ninth month of yihai year, corresponding to 1719. The poem was composed by an early Ming poet Wang Boyun (dates unknown)
and can be translated: ‘The east wind flutters the curtain of the red chamber; the spring pear blossoms beckon the golden pigeons.
Once a jade beauty held a phoenix flute, hidden by flowers, quietly played Xiaoliangzhou.’ The seal face inscription is formal and
angular, carved in intaglio using short ‘chop cuts’ 切刀 with deep indentations, leaving prominent knife marks. The character gong is
missing the upper right due to the canted corner. There are no join marks at the turning points of the strokes, giving the impression of continuous knife work. The inscription style is not affected or laboured, but classic and elegant.
The phoenix seal is carved in ‘surface-relief ’ depicting two phoenixes; the lower left corner also bears the signature Cangmen.
The cleft side is incised with a five-character stanza, followed by a signature, Ziwei Neishi. The poem is composed by another early
Ming scholar Yuan Zhongche (1377-1459) and can be translated: ‘The evening clouds subdue the residual sunlight; on tree tops
the returning birds gather. Clear sounds of chimes reverberate in the woods; woodcutters’ songs echo beyond the mountain peaks.
Remembering the person by the Southern Dipper, the Milkyway is wet from the descending dew. The beautiful flowers have returned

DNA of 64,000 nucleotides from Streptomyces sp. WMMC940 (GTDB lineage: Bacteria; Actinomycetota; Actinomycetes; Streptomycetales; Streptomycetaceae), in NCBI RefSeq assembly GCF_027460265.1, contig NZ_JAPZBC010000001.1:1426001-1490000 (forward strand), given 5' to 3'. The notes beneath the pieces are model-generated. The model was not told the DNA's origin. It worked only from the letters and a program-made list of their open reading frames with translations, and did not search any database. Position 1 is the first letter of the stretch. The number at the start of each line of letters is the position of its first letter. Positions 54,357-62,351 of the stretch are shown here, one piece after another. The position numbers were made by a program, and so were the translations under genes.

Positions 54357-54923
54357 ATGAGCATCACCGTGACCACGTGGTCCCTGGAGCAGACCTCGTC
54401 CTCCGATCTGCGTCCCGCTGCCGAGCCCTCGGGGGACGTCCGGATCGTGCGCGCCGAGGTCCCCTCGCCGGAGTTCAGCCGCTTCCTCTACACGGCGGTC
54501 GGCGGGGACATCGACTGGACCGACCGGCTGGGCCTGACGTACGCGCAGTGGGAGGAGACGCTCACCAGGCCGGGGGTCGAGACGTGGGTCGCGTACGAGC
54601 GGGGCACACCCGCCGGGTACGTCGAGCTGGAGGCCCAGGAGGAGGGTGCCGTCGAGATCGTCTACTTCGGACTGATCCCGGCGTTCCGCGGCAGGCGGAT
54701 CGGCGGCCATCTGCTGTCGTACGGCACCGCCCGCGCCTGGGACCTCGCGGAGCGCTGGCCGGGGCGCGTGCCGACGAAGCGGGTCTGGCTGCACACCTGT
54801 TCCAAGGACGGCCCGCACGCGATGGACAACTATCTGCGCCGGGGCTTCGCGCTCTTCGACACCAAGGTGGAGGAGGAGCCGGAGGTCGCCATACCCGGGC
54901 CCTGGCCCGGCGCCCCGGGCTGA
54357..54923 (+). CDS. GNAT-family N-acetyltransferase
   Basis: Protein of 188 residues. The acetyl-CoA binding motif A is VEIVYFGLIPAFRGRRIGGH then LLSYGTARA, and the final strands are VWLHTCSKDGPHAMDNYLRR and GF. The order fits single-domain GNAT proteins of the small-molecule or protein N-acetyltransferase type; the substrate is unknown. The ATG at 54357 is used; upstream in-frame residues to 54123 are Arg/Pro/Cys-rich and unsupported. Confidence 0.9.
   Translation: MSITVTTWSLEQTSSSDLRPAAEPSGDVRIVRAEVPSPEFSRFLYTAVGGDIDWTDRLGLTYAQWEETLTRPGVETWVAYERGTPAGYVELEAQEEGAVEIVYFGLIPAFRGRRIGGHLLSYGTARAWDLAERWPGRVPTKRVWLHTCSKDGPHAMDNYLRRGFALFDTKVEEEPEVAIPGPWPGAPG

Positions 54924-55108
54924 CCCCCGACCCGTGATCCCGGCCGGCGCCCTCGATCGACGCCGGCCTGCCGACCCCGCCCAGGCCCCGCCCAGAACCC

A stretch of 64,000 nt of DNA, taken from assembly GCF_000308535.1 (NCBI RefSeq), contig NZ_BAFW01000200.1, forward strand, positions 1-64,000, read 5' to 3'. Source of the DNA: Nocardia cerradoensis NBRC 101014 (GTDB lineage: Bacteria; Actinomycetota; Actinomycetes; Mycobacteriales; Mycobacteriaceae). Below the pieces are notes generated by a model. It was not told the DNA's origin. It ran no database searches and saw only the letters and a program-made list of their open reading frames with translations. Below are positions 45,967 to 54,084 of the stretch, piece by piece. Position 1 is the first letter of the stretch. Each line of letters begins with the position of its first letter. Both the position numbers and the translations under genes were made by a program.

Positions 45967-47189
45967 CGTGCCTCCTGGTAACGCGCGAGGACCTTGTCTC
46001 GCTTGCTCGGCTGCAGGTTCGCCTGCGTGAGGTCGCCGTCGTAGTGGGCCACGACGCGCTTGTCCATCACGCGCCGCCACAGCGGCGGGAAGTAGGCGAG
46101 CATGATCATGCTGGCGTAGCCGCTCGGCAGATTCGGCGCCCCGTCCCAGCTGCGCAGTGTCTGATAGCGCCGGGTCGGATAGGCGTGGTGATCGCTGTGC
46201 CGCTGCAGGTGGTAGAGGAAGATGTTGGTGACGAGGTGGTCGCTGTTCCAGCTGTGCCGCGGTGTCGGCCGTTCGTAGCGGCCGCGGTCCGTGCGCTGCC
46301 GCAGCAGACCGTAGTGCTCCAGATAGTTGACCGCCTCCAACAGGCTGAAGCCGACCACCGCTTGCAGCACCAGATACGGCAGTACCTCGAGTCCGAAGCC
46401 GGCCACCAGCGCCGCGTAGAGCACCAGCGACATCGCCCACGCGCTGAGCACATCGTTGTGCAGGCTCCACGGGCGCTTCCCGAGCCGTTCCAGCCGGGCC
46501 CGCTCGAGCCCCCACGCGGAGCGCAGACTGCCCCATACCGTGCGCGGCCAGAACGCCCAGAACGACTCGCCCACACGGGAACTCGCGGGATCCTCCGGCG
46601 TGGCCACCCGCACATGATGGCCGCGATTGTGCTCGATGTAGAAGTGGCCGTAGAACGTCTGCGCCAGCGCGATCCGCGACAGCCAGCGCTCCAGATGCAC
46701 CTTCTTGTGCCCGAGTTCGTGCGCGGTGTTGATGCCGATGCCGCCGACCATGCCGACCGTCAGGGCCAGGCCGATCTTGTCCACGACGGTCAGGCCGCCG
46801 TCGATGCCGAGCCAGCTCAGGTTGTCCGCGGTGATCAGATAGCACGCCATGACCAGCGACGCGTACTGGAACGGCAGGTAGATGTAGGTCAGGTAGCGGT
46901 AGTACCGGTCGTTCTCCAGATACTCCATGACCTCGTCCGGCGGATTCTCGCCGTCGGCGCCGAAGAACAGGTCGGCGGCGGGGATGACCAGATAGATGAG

in spring, but who to pick them with, deep inside the mountains?’The seal face has a complex composition. It is carved with two
chilong dragons in relief, flanking two characters yuci (Imperially bestowed) in relief above a four-character inscription weiguo fanfu
(Guardian Vassal of the State) in intaglio. The seal carving technique is exactly the same as that on the dragon seal. The composition
recalls Han bronze seals, while the use of two chilong dragons and the characters yuci is commonly seen on seals given to imperial
family members from the Kangxi and Yongzheng periods onwards as a sign of honour and favour. Many of Qianlong emperor’s own
seals adopt this format.
The ‘Cangmen’ who carved the finials of these seals refers to Dong Hanyu of Fujian province, whose style name is Cangmen.
According to records, he specialised in ink stones, seal carving as well as painting pine and bamboo. He was a contemporary of Wei Rufen and Yang Yuxuan, and pioneered a new carving style in the early Qing period. Lin Ji is also known by his style name Ji Ren and sobriquets Lu Yuan, Ziwei Neishi and Tong Di. He was awarded the Jinshi degree in 1713 for his services at court. He was a noted poet and calligrapher, specialising in xiaokai (small regular script), seal and cleric scripts. He had a substantial collection of rare and fine books in his library the Puxuezhai. He also had an illustrious student Huang Ren (1683-1768), who was known as an ‘Inkstone aficionado’. Huang Ren employed Dong Cangmen as his personal inkstone maker for many years, and once lamented his passing in a poem:
Dong’s illness followed by Yang’s passing; who else could tackle these stones for me? (My friends Dong Cangmen and Yang Dongyi both specialised in making ink stones and carving seals. They were in my employment for three years. Now Dong is sick and old, while Dongyi is buried among grass).